This is also a cop-out and a ducking of responsibility.  They say that  we don’t have any control over where and when God shows up.   The problem is that this implies that God isn’t omnipresent.  It implies that there are some places where God is not.

What I am trying to say is that God is fully present in every service.  The thing that comes and goes is our own perception of him. 

Today, what I realized, is that one of the sacrifices’ values is that they smashed home, they made concrete a reality that it’s easy to lose track of.

That reality is that whatever we bring to a worship service is what we are going to get out of it.

Today I brought… a lot to the service.  It wouldn’t be wrong to call it baggage.  It wasn’t all kinds of warm fluffiness.  It was a whole dizzying array of conflicting emotions.  Pain, and anger, and hurt… Not just at life in general, but pain and anger and hurt directed right at God.  Those were all there.

God was happy to take it. 

It wasn’t a sacrifice worthy of him.  Even though there are all these descriptions about the sacrifice-victim be perfect and unblemished, I realized today, that being worthy was never the point at all.

The point is that whatever we bring to God is the material that God will work with.  He does his divine alchemy on what we bring.  He turns it into something else, something better.  Maybe he even enhances it, like Jesus beginning with the boy’s lunch and feeding thousands.  Despite the enhancements, there, though, the thing is that Jesus, did after all begin with boy’s lunch.

I could have shown up with nothing today.  God quite literally knows I have before.  Today I didn’t show up at the service empty handed.  And so… I didn’t leave empty handed, either.

The Mystery of Taking Up Our Own Cross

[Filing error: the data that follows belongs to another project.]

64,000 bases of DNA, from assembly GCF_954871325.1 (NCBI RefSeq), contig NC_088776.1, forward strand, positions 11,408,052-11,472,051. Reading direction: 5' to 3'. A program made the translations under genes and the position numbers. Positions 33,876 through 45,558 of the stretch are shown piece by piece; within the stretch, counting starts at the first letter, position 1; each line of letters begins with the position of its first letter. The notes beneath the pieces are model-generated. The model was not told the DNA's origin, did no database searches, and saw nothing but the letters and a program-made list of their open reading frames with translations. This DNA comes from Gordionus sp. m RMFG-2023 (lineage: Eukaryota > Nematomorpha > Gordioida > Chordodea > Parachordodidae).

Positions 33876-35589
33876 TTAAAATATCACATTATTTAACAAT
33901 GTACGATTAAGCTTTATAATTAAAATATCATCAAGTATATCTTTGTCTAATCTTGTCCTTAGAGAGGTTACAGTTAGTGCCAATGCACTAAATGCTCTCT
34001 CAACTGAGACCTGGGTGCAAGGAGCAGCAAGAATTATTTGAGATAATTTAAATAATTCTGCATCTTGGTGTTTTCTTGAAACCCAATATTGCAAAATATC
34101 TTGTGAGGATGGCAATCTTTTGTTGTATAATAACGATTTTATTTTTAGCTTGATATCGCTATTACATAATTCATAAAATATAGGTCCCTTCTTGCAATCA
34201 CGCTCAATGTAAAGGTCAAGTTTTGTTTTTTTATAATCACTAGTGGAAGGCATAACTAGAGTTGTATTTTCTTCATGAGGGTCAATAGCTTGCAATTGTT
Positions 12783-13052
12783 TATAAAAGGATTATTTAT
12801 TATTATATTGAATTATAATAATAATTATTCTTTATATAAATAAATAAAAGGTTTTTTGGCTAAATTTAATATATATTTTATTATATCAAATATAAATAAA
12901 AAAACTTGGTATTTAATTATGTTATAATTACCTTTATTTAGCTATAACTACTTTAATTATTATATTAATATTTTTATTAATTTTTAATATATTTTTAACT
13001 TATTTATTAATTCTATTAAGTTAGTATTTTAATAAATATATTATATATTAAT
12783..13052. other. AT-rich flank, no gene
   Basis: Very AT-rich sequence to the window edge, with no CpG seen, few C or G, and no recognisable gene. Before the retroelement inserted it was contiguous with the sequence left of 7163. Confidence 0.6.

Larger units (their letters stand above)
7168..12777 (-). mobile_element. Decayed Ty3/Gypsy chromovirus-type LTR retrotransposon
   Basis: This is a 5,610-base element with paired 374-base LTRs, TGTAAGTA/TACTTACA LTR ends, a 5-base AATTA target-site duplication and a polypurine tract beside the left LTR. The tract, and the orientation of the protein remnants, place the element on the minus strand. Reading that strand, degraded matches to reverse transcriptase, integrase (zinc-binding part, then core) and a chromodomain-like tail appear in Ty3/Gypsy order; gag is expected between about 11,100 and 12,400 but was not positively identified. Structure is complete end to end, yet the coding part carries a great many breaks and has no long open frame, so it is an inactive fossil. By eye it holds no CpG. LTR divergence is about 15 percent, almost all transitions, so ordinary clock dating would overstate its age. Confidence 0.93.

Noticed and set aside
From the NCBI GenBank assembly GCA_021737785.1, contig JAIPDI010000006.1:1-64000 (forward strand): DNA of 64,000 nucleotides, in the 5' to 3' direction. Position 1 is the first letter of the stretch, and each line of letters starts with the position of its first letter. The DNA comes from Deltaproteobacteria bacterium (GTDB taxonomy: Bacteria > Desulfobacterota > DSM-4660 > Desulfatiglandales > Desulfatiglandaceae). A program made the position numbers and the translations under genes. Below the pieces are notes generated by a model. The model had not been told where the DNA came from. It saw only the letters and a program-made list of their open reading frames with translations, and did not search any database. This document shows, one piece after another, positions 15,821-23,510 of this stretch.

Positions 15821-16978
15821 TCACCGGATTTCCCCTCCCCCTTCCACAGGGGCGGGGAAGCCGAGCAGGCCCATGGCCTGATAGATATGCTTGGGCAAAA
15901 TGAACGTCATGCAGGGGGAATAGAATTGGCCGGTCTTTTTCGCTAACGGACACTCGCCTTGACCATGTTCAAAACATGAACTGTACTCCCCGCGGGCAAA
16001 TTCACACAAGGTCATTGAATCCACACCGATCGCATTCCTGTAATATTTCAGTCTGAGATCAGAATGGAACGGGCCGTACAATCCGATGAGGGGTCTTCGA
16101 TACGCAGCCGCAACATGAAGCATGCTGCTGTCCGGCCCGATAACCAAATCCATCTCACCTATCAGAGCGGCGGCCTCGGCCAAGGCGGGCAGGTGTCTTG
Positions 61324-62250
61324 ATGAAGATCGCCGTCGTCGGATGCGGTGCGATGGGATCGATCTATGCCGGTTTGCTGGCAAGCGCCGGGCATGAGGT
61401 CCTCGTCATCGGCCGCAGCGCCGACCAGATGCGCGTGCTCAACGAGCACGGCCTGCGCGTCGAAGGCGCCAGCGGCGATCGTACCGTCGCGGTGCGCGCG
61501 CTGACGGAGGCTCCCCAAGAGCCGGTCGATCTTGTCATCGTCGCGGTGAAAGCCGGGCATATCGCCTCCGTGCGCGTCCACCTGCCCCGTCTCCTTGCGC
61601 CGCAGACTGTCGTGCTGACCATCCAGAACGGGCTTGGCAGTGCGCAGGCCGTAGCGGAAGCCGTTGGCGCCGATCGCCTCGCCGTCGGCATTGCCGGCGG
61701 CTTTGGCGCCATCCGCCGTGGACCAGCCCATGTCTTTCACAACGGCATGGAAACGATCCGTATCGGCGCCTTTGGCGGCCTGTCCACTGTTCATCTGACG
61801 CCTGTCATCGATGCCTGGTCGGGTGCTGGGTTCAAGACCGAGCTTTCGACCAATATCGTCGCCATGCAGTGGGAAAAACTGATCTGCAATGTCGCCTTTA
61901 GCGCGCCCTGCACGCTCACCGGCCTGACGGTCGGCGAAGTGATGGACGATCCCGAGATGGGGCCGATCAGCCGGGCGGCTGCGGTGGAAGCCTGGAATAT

Of course eating is not our only need.  And so fasting need not be about physical food.  Anything we might become over-dependent on, over-focused on, this might be the subject of a fast.

Fasting is sacrifice.  And that word: sacrifice of course has a different meaning.  But here is another mystery: because when they killed an animal or burned those grains, they weren’t really so different from our modern sacrifices at all.

The sacrifice was this: proving that something that could have been consumed for our own selfishness will actually be given over to God.  Various times (including through Jesus himself) we are reminded that God doesn’t want sacrifices given robotically, unthinkingly, unemotionally.

Of course nothing is deeply and truly ours.  The raw materials for everything came from our creator.  The talents that honed these materials  came from him.  The dedication to maximize these talents came from him too.  The opportunity to get the thing.  None of these are ours.

And so a sacrifice is giving over to God something that was his anyway.  Whether it’s the slaying of a bull.  Or fasting from food, or the internet, or movies, or cafienne.  None of these things were ours, really at all.  Giving them up to God demonstrates our peace with this reality.

And what is more, sacrifice is a golden and inexplicable opportunity to stand in solidarity with God himself.  God opened himself to the possibility of suffering when he created knuckle-headed humans who possessed free will.  This possibility turned into an actuality with Adam’s and Eve’s betrayal.  It culminated with Christ’s suffering on the cross.

I do not believe that God wants us to whip ourselves, to have ourselves nailed to a cross.   But Jesus took on suffering voluntarily, that was a completion of God’s suffering in Eden.  And we can take on suffering, too, that is an echo, and a reminder of what he did for us.

Which is the greatest mystery of all: In suffering, we find the depths of God’s love.

First Fruits

I’ve pondered some of the significance of first fruits elsewhere in this blog… Jesus was God’s first fruit, the first offspring of each Egyptian family and animal was taken up in the passover, and (most importantly for the things I’m contemplating today) we’re supposed to give up our own first fruits.